Metro COVID-19 Recovery Task Force Recommends Bus Lanes, Masks, Bicycling
COVID-19 cases are spiking again in L.A. County, the United States, and many places worldwide. Metro has been responding to rapidly changing conditions for transit under COVID-19. The challenges are many and varied. The agency is facing a fiscal shortfall, responding to returning ridership by adding back service, working through the administrative hoops to get federal CARES Act transit funds, managing construction, and much more.
Also, within Metro, an internal task force is making plans for recovery. Metro’s COVID-19 Recovery Task Force is looking to change some agency practices to facilitate several worthwhile goals, including:
- recommending actions that Metro can take to respond to and recover from the pandemic
- helping lead an equitable economic recovery for L.A. County
- advancing mobility without congestion as the ‘new normal’ after the pandemic.
It has also put forth a broad range of recommendations – from Metro staff telecommuting to online community outreach processes to improving air flow on buses – not all of which will be explored in this article. Generally, given the pandemic recession that has cut Metro sales tax revenues dramatically, the task force recommendations focus on low- to no-cost changes.
A few task force recommendations have already been put in place:
- In May, the board approved a motion allowing cities to repurpose open streets grant funding for other COVID streets improvements, including slow streets, outdoor dining, etc.
- The task force has recommended accelerating implementation of bus lanes, five of which Metro and the L.A. City Department of Transportation (LADOT) are already collaborating on. Downtown L.A.’ s 5th and 6th Street bus lanes are expected to open this month.
- Since early June, Metro has been doing events to distribute some free masks at 12 stations.
Below are additional task force recommendations that could shape the way the agency does business – and some responses from mobility and equity advocates on how Metro should proceed in ways that are effective and equitable.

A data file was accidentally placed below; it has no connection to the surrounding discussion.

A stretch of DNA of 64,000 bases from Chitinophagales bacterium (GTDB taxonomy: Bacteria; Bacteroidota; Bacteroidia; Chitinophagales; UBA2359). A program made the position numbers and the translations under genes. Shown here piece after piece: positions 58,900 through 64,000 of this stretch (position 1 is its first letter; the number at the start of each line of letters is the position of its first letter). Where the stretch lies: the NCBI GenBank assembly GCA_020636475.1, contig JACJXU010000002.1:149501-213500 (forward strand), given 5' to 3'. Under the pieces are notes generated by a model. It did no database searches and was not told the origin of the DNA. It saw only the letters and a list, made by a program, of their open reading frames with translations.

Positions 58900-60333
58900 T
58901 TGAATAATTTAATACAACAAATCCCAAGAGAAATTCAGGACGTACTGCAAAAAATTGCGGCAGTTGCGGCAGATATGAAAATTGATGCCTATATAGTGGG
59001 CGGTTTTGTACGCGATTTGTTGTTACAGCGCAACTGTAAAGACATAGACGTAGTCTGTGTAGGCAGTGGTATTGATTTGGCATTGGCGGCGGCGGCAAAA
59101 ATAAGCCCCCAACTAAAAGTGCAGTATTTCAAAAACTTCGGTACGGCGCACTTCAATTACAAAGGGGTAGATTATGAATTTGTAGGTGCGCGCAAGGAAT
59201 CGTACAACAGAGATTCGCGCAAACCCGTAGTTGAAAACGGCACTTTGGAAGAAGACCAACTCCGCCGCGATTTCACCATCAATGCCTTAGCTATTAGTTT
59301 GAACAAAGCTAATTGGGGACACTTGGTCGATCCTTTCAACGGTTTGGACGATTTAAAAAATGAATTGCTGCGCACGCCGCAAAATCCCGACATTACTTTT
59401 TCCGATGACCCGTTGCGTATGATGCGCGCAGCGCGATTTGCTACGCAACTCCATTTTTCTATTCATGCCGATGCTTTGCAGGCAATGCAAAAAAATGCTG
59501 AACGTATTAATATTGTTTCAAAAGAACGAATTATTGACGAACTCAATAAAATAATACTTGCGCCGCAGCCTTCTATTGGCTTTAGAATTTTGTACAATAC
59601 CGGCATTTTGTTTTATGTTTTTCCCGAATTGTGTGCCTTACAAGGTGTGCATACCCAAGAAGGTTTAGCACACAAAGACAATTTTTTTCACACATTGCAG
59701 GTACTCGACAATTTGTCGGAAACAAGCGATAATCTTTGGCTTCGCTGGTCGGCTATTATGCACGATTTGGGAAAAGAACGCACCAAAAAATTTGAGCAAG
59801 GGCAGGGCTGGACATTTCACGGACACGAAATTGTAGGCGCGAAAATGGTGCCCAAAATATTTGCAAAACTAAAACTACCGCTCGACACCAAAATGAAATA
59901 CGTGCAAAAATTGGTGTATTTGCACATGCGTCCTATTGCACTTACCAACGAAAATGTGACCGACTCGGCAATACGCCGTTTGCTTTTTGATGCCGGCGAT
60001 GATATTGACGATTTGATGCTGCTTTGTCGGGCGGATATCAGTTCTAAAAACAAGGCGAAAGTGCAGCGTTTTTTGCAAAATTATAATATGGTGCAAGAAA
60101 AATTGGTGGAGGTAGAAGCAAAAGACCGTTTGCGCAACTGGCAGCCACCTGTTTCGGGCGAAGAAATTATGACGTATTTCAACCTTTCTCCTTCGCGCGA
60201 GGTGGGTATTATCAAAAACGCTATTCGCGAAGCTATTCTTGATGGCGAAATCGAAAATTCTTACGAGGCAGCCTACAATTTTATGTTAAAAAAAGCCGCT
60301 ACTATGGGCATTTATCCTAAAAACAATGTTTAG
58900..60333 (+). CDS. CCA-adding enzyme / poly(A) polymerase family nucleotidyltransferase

The task force recommends Metro “partner with local jurisdictions to accelerate implementation of bus-only lanes and other speed and reliability measures.” As mentioned above, Metro is working with LADOT to implement some downtown bus lanes, but Streets for All founder Michael Schneider points out that many already-approved bus lane projects have fallen through the cracks, especially under L.A. City’s accelerated re-paving program, called ADAPT.
Sadly, under COVID, L.A. City is hell-bent on repaving lots of streets but not installing bus facilities, many of which were approved in 2015 as part of the city’s Mobility Plan.
In downtown L.A., the city Bureau of Street Services recently repaved Olive Street, which, as Metro announced in May, is one of the five downtown streets where bus-only lanes will be installed. LADOT tweeted that bus-only lanes are “still under consideration,” but they were omitted from the current striping configuration.
Outside of downtown, LADOT has implemented no new bus-only lanes under COVID and ADAPT, despite lots of plans and lots of re-paving. Schneider urges Metro to “offer incentives for cities to quickly implement” bus lane improvements. “When paired with a program like Los Angeles’ ADAPT program, a lot of this could happen very quickly,” he states. “Bus lanes would obviously kickstart the bus as a more attractive alternative to the car during rush hour.” Schneider is pushing for relatively quick implementation of bus and bike improvements approved for Venice Boulevard and San Vicente Boulevard, both slated to be re-paved soon under ADAPT.
No timeline or details have been announced for Metro’s “other [bus] speed and reliability measures.” One worthwhile measure should be all-door boarding, which speeds up buses, helps with COVID distancing, and even saves Metro money. In July 2019, the Metro board approved a Janice Hahn motion directing the agency to report back in December 2019 on “strategies to accelerate” all-door boarding . The deadline came and went with no report, though Metro staff continue to claim they are working on it… someday.
Masks on Transit